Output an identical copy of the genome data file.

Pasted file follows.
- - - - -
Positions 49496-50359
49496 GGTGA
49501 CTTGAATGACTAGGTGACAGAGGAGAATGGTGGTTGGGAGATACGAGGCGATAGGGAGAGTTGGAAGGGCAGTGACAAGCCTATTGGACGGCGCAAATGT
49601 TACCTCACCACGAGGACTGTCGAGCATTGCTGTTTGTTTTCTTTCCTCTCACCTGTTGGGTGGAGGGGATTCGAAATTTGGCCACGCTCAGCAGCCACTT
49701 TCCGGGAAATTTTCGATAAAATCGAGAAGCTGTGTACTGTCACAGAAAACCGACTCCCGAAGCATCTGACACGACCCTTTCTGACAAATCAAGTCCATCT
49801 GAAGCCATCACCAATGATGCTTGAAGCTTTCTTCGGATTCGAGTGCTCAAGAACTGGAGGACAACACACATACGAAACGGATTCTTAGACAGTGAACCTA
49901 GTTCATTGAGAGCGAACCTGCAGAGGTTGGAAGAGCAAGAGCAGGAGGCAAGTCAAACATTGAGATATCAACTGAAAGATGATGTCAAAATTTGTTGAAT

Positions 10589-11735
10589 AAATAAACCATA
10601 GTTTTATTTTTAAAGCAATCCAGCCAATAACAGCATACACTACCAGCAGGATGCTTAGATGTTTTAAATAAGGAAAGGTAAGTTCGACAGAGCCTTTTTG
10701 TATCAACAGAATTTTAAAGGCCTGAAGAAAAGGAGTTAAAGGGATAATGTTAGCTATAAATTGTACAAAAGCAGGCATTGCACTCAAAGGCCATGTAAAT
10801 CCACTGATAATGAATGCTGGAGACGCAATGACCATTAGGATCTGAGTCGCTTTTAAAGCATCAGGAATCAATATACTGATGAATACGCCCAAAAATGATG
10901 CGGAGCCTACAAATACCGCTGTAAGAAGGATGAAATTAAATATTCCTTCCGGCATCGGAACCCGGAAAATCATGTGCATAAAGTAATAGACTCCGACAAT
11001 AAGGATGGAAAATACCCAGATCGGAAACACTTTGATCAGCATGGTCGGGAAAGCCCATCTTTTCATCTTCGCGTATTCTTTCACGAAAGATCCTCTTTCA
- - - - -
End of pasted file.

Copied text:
Positions 49496-50359
49496 GGTGA
49501 CTTGAATGACTAGGTGACAGAGGAGAATGGTGGTTGGGAGATACGAGGCGATAGGGAGAGTTGGAAGGGCAGTGACAAGCCTATTGGACGGCGCAAATGT
49601 TACCTCACCACGAGGACTGTCGAGCATTGCTGTTTGTTTTCTTTCCTCTCACCTGTTGGGTGGAGGGGATTCGAAATTTGGCCACGCTCAGCAGCCACTT
49701 TCCGGGAAATTTTCGATAAAATCGAGAAGCTGTGTACTGTCACAGAAAACCGACTCCCGAAGCATCTGACACGACCCTTTCTGACAAATCAAGTCCATCT
49801 GAAGCCATCACCAATGATGCTTGAAGCTTTCTTCGGATTCGAGTGCTCAAGAACTGGAGGACAACACACATACGAAACGGATTCTTAGACAGTGAACCTA
49901 GTTCATTGAGAGCGAACCTGCAGAGGTTGGAAGAGCAAGAGCAGGAGGCAAGTCAAACATTGAGATATCAACTGAAAGATGATGTCAAAATTTGTTGAAT

Positions 10589-11735
10589 AAATAAACCATA
10601 GTTTTATTTTTAAAGCAATCCAGCCAATAACAGCATACACTACCAGCAGGATGCTTAGATGTTTTAAATAAGGAAAGGTAAGTTCGACAGAGCCTTTTTG
10701 TATCAACAGAATTTTAAAGGCCTGAAGAAAAGGAGTTAAAGGGATAATGTTAGCTATAAATTGTACAAAAGCAGGCATTGCACTCAAAGGCCATGTAAAT
10801 CCACTGATAATGAATGCTGGAGACGCAATGACCATTAGGATCTGAGTCGCTTTTAAAGCATCAGGAATCAATATACTGATGAATACGCCCAAAAATGATG
10901 CGGAGCCTACAAATACCGCTGTAAGAAGGATGAAATTAAATATTCCTTCCGGCATCGGAACCCGGAAAATCATGTGCATAAAGTAATAGACTCCGACAAT
11001 AAGGATGGAAAATACCCAGATCGGAAACACTTTGATCAGCATGGTCGGGAAAGCCCATCTTTTCATCTTCGCGTATTCTTTCACGAAAGATCCTCTTTCA